How to deal with "you can't play with us"?(8 Posts)
DD had two good friends last year in Year 2, but is finding things hard at the start of Year 3. It's a school with one Year 3 class and one Year 3/4 class. DD is one of approximately 10 Year 3's in the split class (but only four Year 3 girls)
Last year's Friend 1 (also in the split class) is siding with another girl against DD, saying she can't play with them. Today they have told DD that she must promise not to play with them until November 1st (?!). There are various other mean things being said.
Last year's Friend 2 (in the Year 3 class) is telling DD that she wants to play with her 'new' friends and that DD can't play with them as she's not in their class.
I realise I only hear one side of this, and who knows if DD is being mean too? My instinct is that she isn't being mean, just wants to play and join in.
I don't know how to help DD for the best (I'm a loner who never really got the best friend thing). You can't make kids be friends, after all. But what's the best way to help DD, who is very miserable now? Talk to the teacher? Talk to the friends' mums? Tell DD to play with someone else? It's really hard for her to integrate I think: the Year 4s play with each other, and the two Friends are making it hard to play with any of the other children she's got on with in the past.
I'd love some advice, especially from those who are through this and out the other side!
I'd speak to the teacher now and explain the class split isn't working for your DD. They can keep an eye on things. Do they have any things like buddy benches to help.
Can you invite the other girl out of the 4 to tea and maybe see if that helps them become friendlier.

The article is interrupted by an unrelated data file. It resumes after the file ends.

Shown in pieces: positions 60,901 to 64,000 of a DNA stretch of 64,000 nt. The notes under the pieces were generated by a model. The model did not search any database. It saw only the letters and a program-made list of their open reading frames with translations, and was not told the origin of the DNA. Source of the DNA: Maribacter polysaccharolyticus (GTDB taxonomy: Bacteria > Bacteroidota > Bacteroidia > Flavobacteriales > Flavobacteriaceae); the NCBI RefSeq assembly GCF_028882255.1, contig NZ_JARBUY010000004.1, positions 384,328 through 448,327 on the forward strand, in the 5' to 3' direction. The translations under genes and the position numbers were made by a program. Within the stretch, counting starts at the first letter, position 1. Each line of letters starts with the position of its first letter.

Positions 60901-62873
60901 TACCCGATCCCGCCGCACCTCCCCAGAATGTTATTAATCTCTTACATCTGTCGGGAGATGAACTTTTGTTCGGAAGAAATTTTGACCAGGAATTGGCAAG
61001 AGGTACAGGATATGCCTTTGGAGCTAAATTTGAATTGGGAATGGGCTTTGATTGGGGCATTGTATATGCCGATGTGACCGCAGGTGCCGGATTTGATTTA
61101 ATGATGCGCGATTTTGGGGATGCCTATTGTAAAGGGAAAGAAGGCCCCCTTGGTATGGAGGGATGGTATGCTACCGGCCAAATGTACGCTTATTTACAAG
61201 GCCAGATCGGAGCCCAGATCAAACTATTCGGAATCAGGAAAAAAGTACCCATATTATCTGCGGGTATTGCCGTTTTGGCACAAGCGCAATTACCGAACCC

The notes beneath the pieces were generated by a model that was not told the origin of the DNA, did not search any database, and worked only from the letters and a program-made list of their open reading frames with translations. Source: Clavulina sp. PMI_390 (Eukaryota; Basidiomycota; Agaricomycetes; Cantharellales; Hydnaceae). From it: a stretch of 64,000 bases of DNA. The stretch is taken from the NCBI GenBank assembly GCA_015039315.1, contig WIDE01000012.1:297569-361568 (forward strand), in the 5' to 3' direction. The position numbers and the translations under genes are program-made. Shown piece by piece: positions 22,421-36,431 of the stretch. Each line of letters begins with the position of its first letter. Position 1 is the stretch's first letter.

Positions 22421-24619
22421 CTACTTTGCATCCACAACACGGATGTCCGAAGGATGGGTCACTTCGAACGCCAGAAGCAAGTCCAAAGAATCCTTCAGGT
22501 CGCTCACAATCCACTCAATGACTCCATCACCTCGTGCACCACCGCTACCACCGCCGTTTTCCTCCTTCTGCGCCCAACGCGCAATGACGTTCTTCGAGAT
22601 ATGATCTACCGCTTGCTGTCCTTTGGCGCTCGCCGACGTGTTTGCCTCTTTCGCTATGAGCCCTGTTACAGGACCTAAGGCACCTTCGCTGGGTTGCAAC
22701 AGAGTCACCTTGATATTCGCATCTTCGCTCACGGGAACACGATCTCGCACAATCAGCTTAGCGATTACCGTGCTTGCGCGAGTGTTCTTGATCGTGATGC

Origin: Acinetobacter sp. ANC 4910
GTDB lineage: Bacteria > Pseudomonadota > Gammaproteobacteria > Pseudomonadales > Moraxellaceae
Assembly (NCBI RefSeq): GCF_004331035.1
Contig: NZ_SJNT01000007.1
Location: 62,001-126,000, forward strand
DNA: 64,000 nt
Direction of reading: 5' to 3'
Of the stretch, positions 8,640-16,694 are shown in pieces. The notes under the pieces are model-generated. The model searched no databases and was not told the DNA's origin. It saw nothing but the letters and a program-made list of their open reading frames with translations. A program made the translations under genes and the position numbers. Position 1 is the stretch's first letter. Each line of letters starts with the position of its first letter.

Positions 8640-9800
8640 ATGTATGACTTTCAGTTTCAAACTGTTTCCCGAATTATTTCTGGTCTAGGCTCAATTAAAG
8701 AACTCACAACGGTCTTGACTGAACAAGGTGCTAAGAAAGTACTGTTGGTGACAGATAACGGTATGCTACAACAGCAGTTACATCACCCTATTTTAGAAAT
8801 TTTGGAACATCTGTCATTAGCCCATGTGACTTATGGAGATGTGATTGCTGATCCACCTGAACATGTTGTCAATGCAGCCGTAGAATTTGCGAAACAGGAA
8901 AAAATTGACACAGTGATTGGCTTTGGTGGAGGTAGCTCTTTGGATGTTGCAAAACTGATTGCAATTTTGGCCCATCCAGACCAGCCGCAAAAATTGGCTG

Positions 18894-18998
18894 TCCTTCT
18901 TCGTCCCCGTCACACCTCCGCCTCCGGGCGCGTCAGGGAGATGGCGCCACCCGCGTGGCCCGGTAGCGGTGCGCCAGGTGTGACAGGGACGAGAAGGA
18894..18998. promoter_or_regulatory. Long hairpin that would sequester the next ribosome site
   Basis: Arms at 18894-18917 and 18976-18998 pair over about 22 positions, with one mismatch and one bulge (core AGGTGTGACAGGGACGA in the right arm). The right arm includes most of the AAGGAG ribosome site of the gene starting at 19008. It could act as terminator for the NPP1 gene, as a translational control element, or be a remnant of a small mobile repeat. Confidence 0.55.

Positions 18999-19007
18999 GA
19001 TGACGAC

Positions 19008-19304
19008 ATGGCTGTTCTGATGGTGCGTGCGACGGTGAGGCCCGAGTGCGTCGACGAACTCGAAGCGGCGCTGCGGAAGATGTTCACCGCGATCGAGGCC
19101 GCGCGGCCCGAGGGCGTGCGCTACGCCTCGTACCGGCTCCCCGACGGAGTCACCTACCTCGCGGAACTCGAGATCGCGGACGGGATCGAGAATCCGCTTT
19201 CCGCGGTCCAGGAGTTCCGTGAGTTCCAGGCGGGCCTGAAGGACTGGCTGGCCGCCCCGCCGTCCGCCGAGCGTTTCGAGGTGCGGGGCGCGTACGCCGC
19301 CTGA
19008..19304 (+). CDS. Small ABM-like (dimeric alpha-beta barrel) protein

What does DD do out of school? Something like brownies may help her with friendships outside school.
I know when DD was in year 3 or 4 there were fallings out (only 7 girls in class) Headteacher got them all together and chatted about not leaving people out etc. Things settled down.
Thank you Dixiechickonhols - I'll ask about buddy benches tomorrow, and mention to the teacher that DD is having a hard time. We did have a couple of playdates with the fourth girl in the holidays before school started, but they didn't seem to click when back at school. She does a sports club and gets on well with the girls there.
I think she (and me!) are just a bit shocked that friends can say "you can't play with us" - what can she say back?!
I'm having this problem with my DD6. One of her best friends since nursery class has suddenly turned against her and keeps targeting her to be nasty. I've told the school, but they say they can only do something if they actually see it...which is difficult because the child in question is sly and I'm sure chooses her moment to strike. So hard when they're little as you can't just tell them to tell the nasty kids where to stick it.
Not sure about school doing if they see, can they see your DD reaction and how upset she is?
Op ask teacher what she can say about that, there maybe someone else in the school who can help with stuff like that. Its awful to hear isnt it.
Thanks GobbolinoCat and commiserations, Mynameismummy. I will ask how they support friendships in school. It IS awful, especially as I know all three mums quite well, but don't think I could find any way to talk to them about it, without making it worse. Hard to know, too, where the boundary between general playground stuff and real nastiness is.
Totally agree Virelai - it's the boundary you talk about which is the thing.....and it makes it so easy for school/other parents to fob you off by implying that your child is over sensitive and that there isn't any substantive problem. I think knowing the mums can actually make it worse; with a stranger you don't have any background and you aren't so worried about causing offence. Really wish you the best for sorting it out - when it's your own child, it's worse than when it happens to you, isn't it?
Same here op, I also know the dp and once perhaps they tried to talk to me about it but at that point I didn't know it was an issue. However without doubt they have strategies for this sort of stuff and they will be - should be told not to be so mean.
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